This week, Ayşe Gökkan, women’s rights activist extraordinaire, has been jailed for the 84th time. There are some two hundred investigations running against her, all for assorted “terrorism” charges. Although it is rather common for Kurdish activists to have more than one court case ongoing against them – actually, you won’t be able to find anybody with only one case, it just doesn’t exist – the situation of Gökkan is exceptional. But then again, so is she, and the state targets her and her comrades for a very good reason.
I have the privilege to personally know Ayşe. She was mayor of Nusaybin, the sister-town of Qamişlo in Kurdistan in Syria, in 2013, when Turkey first started to build a wall on the border with Syria. She protested it fiercely, went on a hunger strike right there at the border. At the end of that year, we were both invited on a trip to Finland. I was based in Diyarbakır at the time and she and I and a Kurdish journalist were giving several lectures about the Kurdish issue in Turkey.
The flights were problematic because there were snow blizzards in both Diyarbakır, from where the two of us left, and Istanbul, where we would join up with the journalist. Ayşe took control of our efforts to get informed at the Diyarbakır airport. It was chaotic, it was crowded, noisy, and officials were running around trying to manage the situation. Ayşe stopped them and asked her questions in Kurdish, her mother tongue. Many of the officials didn’t speak Kurdish, but helpful as they wanted to be, they tried to find somebody who did. Then suddenly, Ayşe switched to speaking Turkish. The official we were talking to got angry: “So you speak Turkish but pretended not to? Why are you making things difficult?”
Ayşe didn’t raise her voice but made it very clear that it was not her who was making things difficult: “We are in Kurdistan, right?”, she said. “The problem is not me speaking Kurdish, the problem is that most of the people in Kurdistan don’t. It is my right to speak my mother tongue and it is problematic that I am forced to speak Turkish to make myself understood”. They may not have been her exact words, but this is what she communicated.
Ayşe Gökkan was right. She was right when she protested the border wall, she was right that it was a shame that she couldn’t make herself understood in her mother tongue in her own land, she was right in every analysis she made of the Kurdish issue during that trip to Finland and in every other interview I heard with her afterwards. We ran into each other several times in Diyarbakır, where she moved after her term as mayor of Nusaybin ended and after she had refused to take another term. Being a mayor required too much management, it was too much within the structures of the state for her. In the core, she is an activist, and a radical one. A position in the TJA, the Tevgera Jinên Azad (Free Women’s Movement) suited her much better. When she was arrested this week, she was the TJA spokesperson.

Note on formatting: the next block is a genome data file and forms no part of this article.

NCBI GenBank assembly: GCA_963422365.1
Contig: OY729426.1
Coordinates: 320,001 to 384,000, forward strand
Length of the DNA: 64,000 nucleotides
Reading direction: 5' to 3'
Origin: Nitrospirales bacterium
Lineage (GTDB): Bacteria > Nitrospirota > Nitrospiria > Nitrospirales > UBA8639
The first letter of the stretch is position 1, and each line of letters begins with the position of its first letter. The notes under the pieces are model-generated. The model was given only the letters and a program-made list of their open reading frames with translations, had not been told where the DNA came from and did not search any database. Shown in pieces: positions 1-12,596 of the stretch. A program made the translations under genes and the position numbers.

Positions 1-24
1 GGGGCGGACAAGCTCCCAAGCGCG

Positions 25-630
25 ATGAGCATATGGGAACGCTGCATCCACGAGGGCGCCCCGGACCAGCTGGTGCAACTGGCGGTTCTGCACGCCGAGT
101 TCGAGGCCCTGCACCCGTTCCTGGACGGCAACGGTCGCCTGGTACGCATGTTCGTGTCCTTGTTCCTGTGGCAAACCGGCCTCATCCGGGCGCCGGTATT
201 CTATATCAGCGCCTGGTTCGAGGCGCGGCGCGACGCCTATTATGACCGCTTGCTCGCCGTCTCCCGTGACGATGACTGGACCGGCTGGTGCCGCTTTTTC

I admire Ayşe, and the whole Kurdish women’s movement. Their analysis of the Kurdish issue is razor sharp, leaving no power structure untouched in their dedication to change. It is from them that I have learned how entwined power structures are: the state’s suppression of the Kurdish language is inseparably connected to the “sacredness” of the Turkish nation-state, to the capitalism (and corruption) that is tied to it and the suppression of women that holds it all together.
Ayşe’s struggle is so much fiercer, so much more radical than that of the superficial white feminists I knew before I moved to Turkey fifteen years ago. Only through Kurdish women’s eyes I learned to look at my own home country and its feminism, and only then did I see that it’s the Black anti-racist women’s movement in Europe and the US that is dedicated to the same multi-layered fight. I am forever indebted to Ayşe and her comrades.
These women are burning down the patriarchy, which is exactly why they are cracked down upon so fiercely by the state. It is these women that the state should be very, very afraid of. They can lock up Ayşe, they can lock up her comrades, they can throw her in jail a hundred times and open a dozen more investigations, but it won’t help. The struggle continues, inside or outside prison. And they will win, without a doubt in the world.
Fréderike Geerdink is an independent journalist. Follow her on Twitter or subscribe to her weekly newsletter Expert Kurdistan.